by Alanna Ketler
November 11, 2016
from Collective-Evolution Website



Picture: Harriet Tatham



More and more, people are joining an initiative to grow their own food and in turn, are fighting the current corrupt systems.


You may have heard of the popular Grow Food Not Lawns movement, which has many people turning their front and back yards into gardens for growing food. I mean when you think about it, it makes a lot more sense:

what benefit do lawns provide us with anyways?

They don't attract bees, are a lot of effort to maintain, and generally require a lot of pesticides and fertilizers to keep the pests out and the grass growing lush and green.


Surprisingly, in many States in the U.S. it is actually illegal to turn your front yard into a garden.


Two Australians have started the country's first integrated edible streetscape after being upset over the grocery store price of a single lime. These folks are aiming to live a simple organic lifestyle that includes community and of course, fresh food.



Duncan McNaught and Caroline Kemp

are the brains behind Buderim's Urban Food Street.

Picture: Harriet Tatham



Urban Food Street began in 2009 in the Queensland suburb of Buderim, and now sets a great example of what can be done with the great Australian nature strip.

"It started with us deciding to plant limes, and then it evolved into this notion that if we put the limes out on the nature strip, people could pick a lime for whatever they need it for," graduate architect and one of the masterminds behind Urban Food Street, Caroline Kemp, said.

The project began with one street growing citrus and in just a short period of time has blossomed into an 11 street garden forest, with various seasonal fruits, vegetables herbs, and spices.


This community encourages the growing, sourcing, and eating fresh organic foods.



A selection of the plentiful produce

from Buderim's Urban Food Street.

Picture: Harriet Tatham





Encouraging Community Participation


Co-Founder of the project, Duncan Mcnaught, said the re-envisioned neighborhood has inspired some new forms of participation.

"One of the problems with cooking is you never have the herbs you need at 8 o'clock at night, but now we have the neighborhood, and you just go down and you just take whatever you need for that meal," Mr. McNaught said.


"That keeps a car off the road, makes it easier for the meal, and it's also healthier because you're walking. That's what the neighborhood is about: walking and engaging," he said.

Not every house in the 11 street block participates in growing the produce, but the rule is that if you are a resident in the neighborhood you are welcome to enjoy the benefits.

"Quite often the households that aren't growing will provide a hose to water or some other skill  - they might have a skill in jam-making and then that will go on tables at working bees and for people to buy," Ms. Kemp said.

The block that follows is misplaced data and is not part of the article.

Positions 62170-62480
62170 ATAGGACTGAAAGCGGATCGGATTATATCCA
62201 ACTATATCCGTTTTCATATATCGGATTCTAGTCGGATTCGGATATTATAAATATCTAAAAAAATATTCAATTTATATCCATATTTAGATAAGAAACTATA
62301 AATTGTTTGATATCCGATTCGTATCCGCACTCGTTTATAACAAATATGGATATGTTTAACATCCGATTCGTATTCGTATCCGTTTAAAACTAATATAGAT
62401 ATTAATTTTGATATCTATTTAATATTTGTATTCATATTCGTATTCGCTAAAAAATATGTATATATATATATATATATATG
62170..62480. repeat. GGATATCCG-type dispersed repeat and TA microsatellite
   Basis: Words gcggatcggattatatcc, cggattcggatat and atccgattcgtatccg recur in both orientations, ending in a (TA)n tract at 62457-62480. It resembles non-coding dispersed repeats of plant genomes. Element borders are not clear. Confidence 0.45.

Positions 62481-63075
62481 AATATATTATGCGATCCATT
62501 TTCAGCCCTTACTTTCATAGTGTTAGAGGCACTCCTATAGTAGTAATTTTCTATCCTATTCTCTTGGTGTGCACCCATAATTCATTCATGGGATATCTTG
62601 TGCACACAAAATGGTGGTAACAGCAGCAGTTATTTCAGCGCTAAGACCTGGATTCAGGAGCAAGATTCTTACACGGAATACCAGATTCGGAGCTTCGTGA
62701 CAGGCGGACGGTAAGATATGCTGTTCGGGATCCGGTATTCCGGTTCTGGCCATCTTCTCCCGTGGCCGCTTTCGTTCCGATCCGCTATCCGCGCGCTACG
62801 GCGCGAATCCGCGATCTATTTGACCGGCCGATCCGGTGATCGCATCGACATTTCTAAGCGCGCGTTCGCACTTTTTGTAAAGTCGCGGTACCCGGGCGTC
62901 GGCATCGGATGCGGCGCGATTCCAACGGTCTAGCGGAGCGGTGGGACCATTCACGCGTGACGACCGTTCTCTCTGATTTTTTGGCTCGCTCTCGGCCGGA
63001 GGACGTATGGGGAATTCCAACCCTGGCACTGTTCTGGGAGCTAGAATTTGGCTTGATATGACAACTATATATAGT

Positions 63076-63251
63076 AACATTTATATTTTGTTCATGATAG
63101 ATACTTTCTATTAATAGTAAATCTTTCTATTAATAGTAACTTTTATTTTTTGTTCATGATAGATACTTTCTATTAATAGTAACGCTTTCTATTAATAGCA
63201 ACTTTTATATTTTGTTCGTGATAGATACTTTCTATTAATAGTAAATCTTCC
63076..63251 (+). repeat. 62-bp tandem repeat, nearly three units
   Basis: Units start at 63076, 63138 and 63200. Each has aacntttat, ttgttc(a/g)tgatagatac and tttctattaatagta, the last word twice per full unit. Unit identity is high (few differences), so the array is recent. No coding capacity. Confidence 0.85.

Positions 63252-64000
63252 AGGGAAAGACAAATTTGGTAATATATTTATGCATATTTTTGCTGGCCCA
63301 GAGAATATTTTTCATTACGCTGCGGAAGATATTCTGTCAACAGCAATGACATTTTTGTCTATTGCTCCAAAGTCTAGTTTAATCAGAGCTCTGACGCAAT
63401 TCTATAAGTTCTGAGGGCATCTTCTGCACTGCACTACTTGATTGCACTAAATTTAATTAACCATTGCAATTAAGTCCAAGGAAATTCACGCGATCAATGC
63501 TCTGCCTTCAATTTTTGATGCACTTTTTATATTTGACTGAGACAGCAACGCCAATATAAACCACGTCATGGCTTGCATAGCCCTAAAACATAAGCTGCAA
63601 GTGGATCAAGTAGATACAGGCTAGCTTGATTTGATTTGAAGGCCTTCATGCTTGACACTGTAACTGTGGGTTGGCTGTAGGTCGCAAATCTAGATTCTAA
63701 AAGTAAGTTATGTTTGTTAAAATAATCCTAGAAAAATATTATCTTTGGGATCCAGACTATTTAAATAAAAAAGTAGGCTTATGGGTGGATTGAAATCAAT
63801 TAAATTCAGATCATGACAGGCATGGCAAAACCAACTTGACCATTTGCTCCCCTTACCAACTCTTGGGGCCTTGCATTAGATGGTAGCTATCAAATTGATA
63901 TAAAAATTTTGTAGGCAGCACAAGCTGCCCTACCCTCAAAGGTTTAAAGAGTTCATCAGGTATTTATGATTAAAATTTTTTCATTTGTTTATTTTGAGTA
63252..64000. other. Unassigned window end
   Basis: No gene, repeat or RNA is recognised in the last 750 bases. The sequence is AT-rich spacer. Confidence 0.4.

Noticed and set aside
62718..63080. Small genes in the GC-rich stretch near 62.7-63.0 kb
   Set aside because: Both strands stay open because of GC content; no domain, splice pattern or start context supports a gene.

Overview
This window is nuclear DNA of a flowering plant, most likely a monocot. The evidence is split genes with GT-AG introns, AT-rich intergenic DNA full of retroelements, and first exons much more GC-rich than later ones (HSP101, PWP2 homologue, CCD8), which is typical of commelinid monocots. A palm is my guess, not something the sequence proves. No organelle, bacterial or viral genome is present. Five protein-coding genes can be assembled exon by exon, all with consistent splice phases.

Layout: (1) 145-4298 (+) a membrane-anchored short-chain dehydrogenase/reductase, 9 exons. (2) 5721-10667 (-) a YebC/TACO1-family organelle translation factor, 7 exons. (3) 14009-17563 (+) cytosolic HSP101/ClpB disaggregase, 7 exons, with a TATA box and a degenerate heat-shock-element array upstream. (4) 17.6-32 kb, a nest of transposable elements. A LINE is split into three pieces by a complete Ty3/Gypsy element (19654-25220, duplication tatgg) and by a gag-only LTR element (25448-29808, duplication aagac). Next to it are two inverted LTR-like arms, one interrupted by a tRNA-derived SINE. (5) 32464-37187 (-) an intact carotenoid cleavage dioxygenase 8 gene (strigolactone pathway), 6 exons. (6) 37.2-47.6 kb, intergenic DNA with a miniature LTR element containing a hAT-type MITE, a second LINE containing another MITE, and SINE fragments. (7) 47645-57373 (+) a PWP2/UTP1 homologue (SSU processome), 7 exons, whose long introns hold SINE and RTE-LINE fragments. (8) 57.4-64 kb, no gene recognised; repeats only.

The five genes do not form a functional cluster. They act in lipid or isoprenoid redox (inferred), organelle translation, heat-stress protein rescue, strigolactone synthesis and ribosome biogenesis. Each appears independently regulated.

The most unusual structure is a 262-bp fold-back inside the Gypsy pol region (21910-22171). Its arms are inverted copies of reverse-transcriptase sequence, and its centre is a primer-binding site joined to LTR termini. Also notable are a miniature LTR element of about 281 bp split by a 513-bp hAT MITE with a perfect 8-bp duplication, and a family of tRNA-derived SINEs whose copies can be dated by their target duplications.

"We see contribution as a fluid thing."

How amazing is that?


Everyone can contribute what he or she wants according to the skills they have. Working together as a community can have many benefits for everyone involved, not to mention, in this case, the free food!


Starting out as just a simple way to cut personal food costs down and to have fresh, organic produce at their fingertips, Urban Food Street has been able to enter a semi-commercial realm based on the sheer volume they have been able to produce.


In 2015 alone, the neighborhood produced nearly 2000 pounds of bananas and 300 cabbages.



Duncan McNaught

eats a kumquat on the side of the road.

Picture: Harriet Tatham





Location, Location, Location


The neighborhood is perched on the Western side of Buderim, and Ms. Caroline Kemp and Mr. McNaught have said that the structural layout of the suburb has helped the Urban Food Street flourish.

"Buderim was historically cut with the grass growing right to the street edge. In terms of design that is 101 Sustainability because you're actually capturing the water in the grass and it's filtering and not ending up with sediment in our creeks," Ms. Kemp said.

The Urban Street Food project is about designing whole neighborhoods around the principles of permaculture.


Hopefully, new developments will keep this idea in mind and other pre-existing neighborhoods will consider it too.

"It's about neighborhoods right across the country being designed in a structural manner that accommodates people being able to do this sort of stuff  - providing the capacity for people to grow food in the public realm if you'd like to," he said.




More then Just Fresh Food, a Sense of Community


According to the founders of this project, the real benefit to this whole thing was the genuine human connection that this project brought on.


Encouraging people to come together for a common goal, get out of the house, and get to know the neighbors.

"Almost every afternoon, this street fills with the neighborhood children. They ride bikes, they play ball. Adults will be sprawled on blankets across the lawn," Ms. Kemp said.


"People now stop and talk or wave when they drive past. There's a real sense of cohesion in this neighborhood  -  people really do know each other," Mr. McNaught said, waving to a passing neighbor.


"And none of these families desire a park because we've got one," he added.


"There's no additional cost, it's just everyday living."


"It's spontaneity, just like the food."






Is this something that you could try and put together in your neighborhood?


Just think of all the benefits it could have! Even just having your own garden can be a wonderful way to help the environment, cut costs, and provide healthy food for you and your family.


Maybe you will inspire the rest of your neighborhood to do the same. If you don't have the space, you could even consider a community garden project.


Get involved and take action!